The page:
Review: X-Rite measures up with ColorShop 2.5 upgrade

Review: X-Rite measures up with ColorShop 2.5 upgrade – Product Announcement

Bruce Fraser

In ColorShop 2.5, we see the first fruits of X-Rite Inc.’s 1997 acquisition of Light Source Computer Images Inc., which pioneered low-cost desktop spectrophotometry with its Colortron device. The $149 ColorShop 2.5 software has several new features and now supports two excellent X-Rite instruments, the Monitor Optimizer and the Digital Swatchbook handheld spectrophotometer.

ColorShop has a powerful set of tools for gathering and manipulating spectral and colorimetric data. The spectral data captured by the Colortron or the Digital Swatchbook records the intensity of light in 32 distinct, 10-nanometer-wide wavelength bands that cover the visual spectrum. The basic ColorShop package, when used with one of the supported measuring devices, lets you measure colors and save them in a palette. If you don’t have a measuring instrument, you can still use the tools with existing libraries of spectral data.

Besides measuring and saving colors, ColorShop offers seven tools for working with colors. The Match tool is like an electronic Pantone swatchbook: It offers access to the Pantone Coated, Uncoated, Process and Imaging libraries, as well as to any color palettes you create. It lets you find the ink color that will provide the closest match to a measured color under a specified light source. It also reports, in delta-e units, how close the match is.

The Compare tool lets you compare two colors visually and numerically. You can adjust the color of the background on which they are displayed to check the influence of surrounding colors or colored paper.

The Color Tweener tool lets you create new colors by blending two existing ones, while the Lighting tool lets you preview your color under different light sources.

The Colorimeter tool lets you convert your color into a variety of tristimulus spaces. New to Version 2.5 is support for the CIE xyY color space, particularly useful because Adobe Photoshop uses the larger xyY space to define custom ink colors.

The Spectrum tool lets you view the raw spectral data in graphic form. It’s probably more for academic interest than practical use in most situations, but it’s helpful for understanding how lighting affects the perceived color of an object.

The Harmony tool, which is primarily of interest to designers, automatically selects as many as six complementary colors for a single selected color. It’s a handy tool for prototyping and refining color schemes.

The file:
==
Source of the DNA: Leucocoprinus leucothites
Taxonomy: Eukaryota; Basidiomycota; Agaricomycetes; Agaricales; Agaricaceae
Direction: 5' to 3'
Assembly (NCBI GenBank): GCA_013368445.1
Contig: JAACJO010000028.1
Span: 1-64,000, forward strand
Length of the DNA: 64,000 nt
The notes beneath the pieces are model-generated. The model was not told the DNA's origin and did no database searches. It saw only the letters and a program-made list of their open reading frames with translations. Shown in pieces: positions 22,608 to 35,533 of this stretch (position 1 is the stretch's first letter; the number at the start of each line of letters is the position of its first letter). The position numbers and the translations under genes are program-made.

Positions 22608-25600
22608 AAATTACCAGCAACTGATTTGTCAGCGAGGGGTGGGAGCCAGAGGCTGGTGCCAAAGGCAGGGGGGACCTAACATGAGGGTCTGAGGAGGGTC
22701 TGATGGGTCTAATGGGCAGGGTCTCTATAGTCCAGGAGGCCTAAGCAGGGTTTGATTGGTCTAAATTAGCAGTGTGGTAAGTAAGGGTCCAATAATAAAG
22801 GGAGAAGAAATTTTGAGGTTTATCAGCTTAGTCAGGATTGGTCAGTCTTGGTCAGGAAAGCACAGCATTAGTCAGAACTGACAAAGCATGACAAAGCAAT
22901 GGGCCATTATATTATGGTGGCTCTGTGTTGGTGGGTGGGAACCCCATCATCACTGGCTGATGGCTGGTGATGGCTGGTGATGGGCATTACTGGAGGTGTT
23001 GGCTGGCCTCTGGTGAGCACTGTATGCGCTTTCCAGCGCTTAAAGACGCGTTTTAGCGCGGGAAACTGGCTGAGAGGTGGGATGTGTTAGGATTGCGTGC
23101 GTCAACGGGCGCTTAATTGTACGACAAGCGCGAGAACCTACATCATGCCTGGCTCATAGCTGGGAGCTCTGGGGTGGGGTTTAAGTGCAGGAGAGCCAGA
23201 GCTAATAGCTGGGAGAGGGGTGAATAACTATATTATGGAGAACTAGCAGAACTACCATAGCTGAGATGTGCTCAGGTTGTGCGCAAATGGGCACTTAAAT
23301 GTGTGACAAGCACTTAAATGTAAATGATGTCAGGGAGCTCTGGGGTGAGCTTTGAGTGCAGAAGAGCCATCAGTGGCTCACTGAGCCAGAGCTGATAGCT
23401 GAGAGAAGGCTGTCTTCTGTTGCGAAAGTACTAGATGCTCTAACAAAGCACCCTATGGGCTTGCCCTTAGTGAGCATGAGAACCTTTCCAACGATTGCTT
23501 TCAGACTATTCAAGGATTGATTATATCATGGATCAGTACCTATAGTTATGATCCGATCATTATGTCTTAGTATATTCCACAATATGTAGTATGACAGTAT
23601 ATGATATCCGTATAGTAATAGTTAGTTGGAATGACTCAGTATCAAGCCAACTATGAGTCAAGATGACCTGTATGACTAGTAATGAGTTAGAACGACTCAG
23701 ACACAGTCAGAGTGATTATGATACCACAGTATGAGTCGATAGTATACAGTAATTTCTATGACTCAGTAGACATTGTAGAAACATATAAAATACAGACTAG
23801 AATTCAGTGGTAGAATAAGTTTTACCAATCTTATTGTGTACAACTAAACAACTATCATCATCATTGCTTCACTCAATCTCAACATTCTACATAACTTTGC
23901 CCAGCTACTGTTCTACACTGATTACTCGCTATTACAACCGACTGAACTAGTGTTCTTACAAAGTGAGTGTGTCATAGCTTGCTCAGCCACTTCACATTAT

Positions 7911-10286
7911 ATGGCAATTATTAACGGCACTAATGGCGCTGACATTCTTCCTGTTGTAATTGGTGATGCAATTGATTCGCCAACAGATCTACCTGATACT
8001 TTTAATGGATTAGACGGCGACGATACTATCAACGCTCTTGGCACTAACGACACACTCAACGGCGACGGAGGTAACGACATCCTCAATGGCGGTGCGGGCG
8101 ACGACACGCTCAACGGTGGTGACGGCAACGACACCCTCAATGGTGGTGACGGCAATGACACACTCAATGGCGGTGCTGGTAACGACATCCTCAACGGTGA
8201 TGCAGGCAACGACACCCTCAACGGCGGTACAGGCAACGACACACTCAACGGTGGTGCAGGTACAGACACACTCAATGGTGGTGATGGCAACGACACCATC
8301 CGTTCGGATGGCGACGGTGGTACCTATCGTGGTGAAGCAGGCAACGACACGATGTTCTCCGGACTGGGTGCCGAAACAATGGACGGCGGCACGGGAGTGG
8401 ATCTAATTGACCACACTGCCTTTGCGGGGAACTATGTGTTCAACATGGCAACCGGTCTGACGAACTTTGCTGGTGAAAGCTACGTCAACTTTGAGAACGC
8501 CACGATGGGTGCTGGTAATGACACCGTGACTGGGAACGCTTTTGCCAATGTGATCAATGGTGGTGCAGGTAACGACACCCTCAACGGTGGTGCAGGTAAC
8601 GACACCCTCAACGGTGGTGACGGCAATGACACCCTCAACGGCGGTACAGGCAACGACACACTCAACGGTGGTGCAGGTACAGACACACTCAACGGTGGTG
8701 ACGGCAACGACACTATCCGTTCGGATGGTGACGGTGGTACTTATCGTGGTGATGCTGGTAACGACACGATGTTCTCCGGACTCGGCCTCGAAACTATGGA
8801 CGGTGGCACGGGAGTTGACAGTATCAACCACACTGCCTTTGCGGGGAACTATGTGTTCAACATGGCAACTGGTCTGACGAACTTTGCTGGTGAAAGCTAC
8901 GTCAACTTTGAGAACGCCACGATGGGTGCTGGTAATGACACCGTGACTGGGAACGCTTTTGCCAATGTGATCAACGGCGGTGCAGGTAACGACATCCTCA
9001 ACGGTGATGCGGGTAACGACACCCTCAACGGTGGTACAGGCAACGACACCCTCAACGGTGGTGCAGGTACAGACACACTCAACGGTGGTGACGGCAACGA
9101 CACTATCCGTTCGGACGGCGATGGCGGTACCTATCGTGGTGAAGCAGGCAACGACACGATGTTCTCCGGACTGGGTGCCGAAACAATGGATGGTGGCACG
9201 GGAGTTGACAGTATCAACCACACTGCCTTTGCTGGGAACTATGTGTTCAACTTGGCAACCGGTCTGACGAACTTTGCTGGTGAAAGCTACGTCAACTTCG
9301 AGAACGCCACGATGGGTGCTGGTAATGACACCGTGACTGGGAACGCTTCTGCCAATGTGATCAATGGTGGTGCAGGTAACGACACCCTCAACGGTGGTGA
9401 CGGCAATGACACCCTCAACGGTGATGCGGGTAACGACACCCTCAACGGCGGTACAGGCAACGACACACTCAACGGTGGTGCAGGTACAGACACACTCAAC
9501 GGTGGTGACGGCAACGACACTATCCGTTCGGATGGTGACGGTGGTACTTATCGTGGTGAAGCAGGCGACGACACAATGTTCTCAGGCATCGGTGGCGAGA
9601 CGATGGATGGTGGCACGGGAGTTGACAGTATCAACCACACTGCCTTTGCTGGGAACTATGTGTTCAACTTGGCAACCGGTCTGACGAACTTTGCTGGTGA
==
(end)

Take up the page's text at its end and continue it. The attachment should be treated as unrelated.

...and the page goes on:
With the Colortron or Monitor Optimizer, you can use the Monitor Calibration control panel to characterize and calibrate your monitor, and to create a ColorSync profile. We ran into a color-cast problem with the monitor profile created by the control panel, but a visit to X-Rite’s Web site turned up a beta 2.5.1 version that fixed it.

More stuff to buy

If we have a complaint about ColorShop 2.5, it’s that three useful tools – the Density, Dot Area and Profile Viewer tools – that were formerly included in the basic package are now split across two optional, $95 add-ons. You can still use the tools from ColorShop 2.2 with the Colortron.

The Profile Viewer Toolkit includes the Profile Viewer tool, which lets you preview CMYK values for any measured color through any ColorSync output profile, and the Gamut Viewer tool, which lets you compare a chromaticity plot of the gamuts of two device profiles. Profile Viewer is useful for anyone who wants to match CMYK colors in non-ColorSync-aware applications. Gamut Viewer provides a handy visualization tool for comparing devices’ gamuts, and it’s useful for anyone building profiles.

The Density Toolkit includes the Density and Dot Area tools. Density, which supports U.S. and European reflective standards, is useful for process control and for determining ink limits. Dot Area is good for figuring dot gain and for helping linearize halftone output devices.

Both add-on tool kits also include the new Spectral Compare tool, which lets you plot the difference between the spectra of two measured colors. This isn’t something the average person needs every day, but it’s a helpful learning tool when you’re trying to understand why two colors that look identical in one light source look different in another.


ColorShop 2.5 is obviously much more useful with a measuring instrument than without, but shops could easily share a single instrument while using the ColorShop software on all their stations. Most Colortron, Monitor Optimizer or Digital Swatchbook users who work with Photoshop will appreciate the CIE xyY support as well as long-awaited bug fixes. For those who don’t own an instrument, the new software makes the Colortron and the Digital Swatchbook considerably more attractive offerings than before.

X-Rite Inc. of Grandville, Mich., can be reached at (616) 534-7663; fax (616) 534-8960;

ColorShop 2.5 uuuu

X-Rite Inc. List price: $145*

Hits: Elegant; supports CIE xyY color space; supports X-Rite hardware.

Misses: Previously included Density Toolkit and Profile Viewer Toolkit are now optional add-ons.

*Upgrades, $75 to owners of the Colortron, Monitor Optimizer or Digital Swatchbook. Optional Density Toolkit and Profile Viewer Toolkit, $95 each.

ColorShop 2.5


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